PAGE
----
We often hear “cash is king.” But what’s even more true is cash FLOW is king, as it’s a more accurate measurement of a business’s viability. It’s proof positive that your business is running smoothly.

When a business needs to purchase inventory, expand, or manage any one of 1,000 transactions, cash flow is what matters most. Business bankers can work with businesses to proactively manage cash flow to avoid hiccups when you need cash on hand to do business. Here are a few tips:

  • Shorten account receivables. Your business’s goal is to be paid for your product or services as promptly as possible. The sooner you have cash in hand, the sooner you can turn that into more product or service.
  • Lengthen account payables. Conversely, your goal with payables is to stretch out the time for each account payable to hold on to your cash as long as possible. If you can “sit on” your cash until the day it needs to be gone - perhaps scheduling payments via electronic transfer - it will be available for use for other purposes until then.

The Receivable/Payable Dance

Managing accounts receivables and accounts payables is a dance, really. The sooner you have customer payments in your account, the sooner you can manage and finalize pending orders. Your business banker can review your cash flow process to help you forecast as well as recommend modifications. I recommend reviewing your cash flow monthly at a minimum; unfortunately, many businesses don’t keep a watchful eye on it. More frequent check-ins allow you to assess and react quickly; in fact, many businesses give it a high-level check every day in their accounting software, “eyeballing” it to see if anything unusual pops out.

Here are some recommendations for maximizing your cash flow:

  • Secure payment for your products/services as quickly as possible to improve cash flow. Instead of offering net 30 invoice terms, ask to be paid at the time of service or purchase. If your product/service isn’t provided face to face, consider offering remote/online payment options to make that simple and convenient for customers.
  • Stay on top of invoicing; issue invoices to customers promptly and follow up on unpaid ones regularly.
  • Consider offering a small discount for prompt payment within “x” days of the product/service to incent customers to pay promptly.
  • Ask the vendors you regularly use if they offer discounts for prompt payment as well.
  • When an invoice is due, set up payment via electronic funds transfer for the day it’s due. This stretches the time you have the cash in your account and ensures it’s scheduled.

Why Monitoring Cash Flow is Worth the Time

Monitoring and shifting receivable and payable timelines and cash flow overall is worth the effort for several reasons:

  • Reviewing cash flow is important to ensure your business has enough product/service capacity and enough staff to deliver it. It provides an understanding of your overhead/expenses and how you’ll be able to pay for them at any time during the receiving/payable cycle. It provides perspective and allows for planning if your business requires a line of credit or a term loan to fill in gaps before you need it.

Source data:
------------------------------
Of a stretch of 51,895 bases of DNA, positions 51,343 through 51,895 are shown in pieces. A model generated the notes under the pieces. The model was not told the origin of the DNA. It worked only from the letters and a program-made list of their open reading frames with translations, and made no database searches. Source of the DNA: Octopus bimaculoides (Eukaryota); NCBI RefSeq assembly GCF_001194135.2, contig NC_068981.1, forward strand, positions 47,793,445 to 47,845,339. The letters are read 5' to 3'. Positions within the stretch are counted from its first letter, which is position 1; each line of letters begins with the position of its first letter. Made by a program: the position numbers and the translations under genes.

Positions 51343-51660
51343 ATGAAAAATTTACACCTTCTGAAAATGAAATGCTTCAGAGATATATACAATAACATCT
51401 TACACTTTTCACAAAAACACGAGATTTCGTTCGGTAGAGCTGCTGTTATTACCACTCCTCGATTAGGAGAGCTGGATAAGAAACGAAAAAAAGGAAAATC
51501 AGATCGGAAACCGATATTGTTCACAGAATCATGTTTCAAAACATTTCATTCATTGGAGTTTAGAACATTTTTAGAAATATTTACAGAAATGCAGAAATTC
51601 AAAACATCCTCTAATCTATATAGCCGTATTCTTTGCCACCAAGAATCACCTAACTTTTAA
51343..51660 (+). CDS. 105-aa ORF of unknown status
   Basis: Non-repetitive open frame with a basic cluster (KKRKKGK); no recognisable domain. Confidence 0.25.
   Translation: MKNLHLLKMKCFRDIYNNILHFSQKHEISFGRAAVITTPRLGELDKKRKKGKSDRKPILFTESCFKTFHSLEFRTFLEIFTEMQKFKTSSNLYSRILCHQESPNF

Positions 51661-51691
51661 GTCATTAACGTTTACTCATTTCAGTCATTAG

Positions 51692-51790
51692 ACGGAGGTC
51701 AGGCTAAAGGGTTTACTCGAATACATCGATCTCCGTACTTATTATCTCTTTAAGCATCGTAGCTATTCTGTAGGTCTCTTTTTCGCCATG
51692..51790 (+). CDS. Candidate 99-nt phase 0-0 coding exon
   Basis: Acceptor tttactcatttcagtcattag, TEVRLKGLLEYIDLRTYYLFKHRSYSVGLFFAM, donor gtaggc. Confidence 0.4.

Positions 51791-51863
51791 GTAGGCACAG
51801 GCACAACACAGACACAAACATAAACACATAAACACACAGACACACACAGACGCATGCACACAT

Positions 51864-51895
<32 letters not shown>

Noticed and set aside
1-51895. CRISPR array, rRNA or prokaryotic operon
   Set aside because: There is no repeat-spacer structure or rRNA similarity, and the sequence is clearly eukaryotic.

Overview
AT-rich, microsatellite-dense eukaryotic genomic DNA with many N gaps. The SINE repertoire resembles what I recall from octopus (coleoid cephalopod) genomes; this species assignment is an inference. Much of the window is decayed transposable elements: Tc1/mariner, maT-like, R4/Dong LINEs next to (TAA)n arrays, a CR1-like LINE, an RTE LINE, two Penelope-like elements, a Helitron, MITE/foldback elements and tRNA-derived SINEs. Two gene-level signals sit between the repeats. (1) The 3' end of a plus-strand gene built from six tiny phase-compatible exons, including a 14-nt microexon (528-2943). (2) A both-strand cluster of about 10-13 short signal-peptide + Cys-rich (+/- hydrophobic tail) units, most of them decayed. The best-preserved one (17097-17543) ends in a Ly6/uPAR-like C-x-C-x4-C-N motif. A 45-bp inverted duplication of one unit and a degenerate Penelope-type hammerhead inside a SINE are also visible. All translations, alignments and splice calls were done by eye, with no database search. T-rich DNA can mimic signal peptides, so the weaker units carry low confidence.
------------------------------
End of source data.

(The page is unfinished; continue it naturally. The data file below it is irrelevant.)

• Monitoring allows you to plan for the unknown. If your business suddenly receives an extraordinarily large order but doesn’t have the product to fulfill it, that line of credit at the ready can make all the difference between being able to say “yes” instead of “no” to the order.
  • Monitoring allows you to plan for lean months resulting from seasonal fluctuations or other factors. Retailers, for example, often make 60% of their annual sales during a few months of the year. Review your cash flow history and arrive at a reserves estimate that would cover your business for three months, six months, and a year, and plan accordingly.
  • Monitoring allows you to anticipate - and plan for - ups and downs. For the “downs,” you can have a line of credit on standby. On the upside, knowing when to anticipate an upswing in cash flow allows you to plan for new investments - hiring employees, opening new locations and pursuing other means of growing your business.

Obviously, a cash flow statement is only one of several financial statements to monitor and measure your business’s strength. It is an important piece of your overall financial picture, and one worth monitoring regularly.

Written by Anne Denissen

Anne Denissen is Vice President - Treasury Management at Investors Community Bank. She holds a Bachelor of Arts degree in computer science from Lakeland College and has more than 20 years of banking experience. She helps guide each business to solutions that fit their needs, and coordinates the implementation of treasury management services.

Some content requires Adobe Acrobat Reader to view.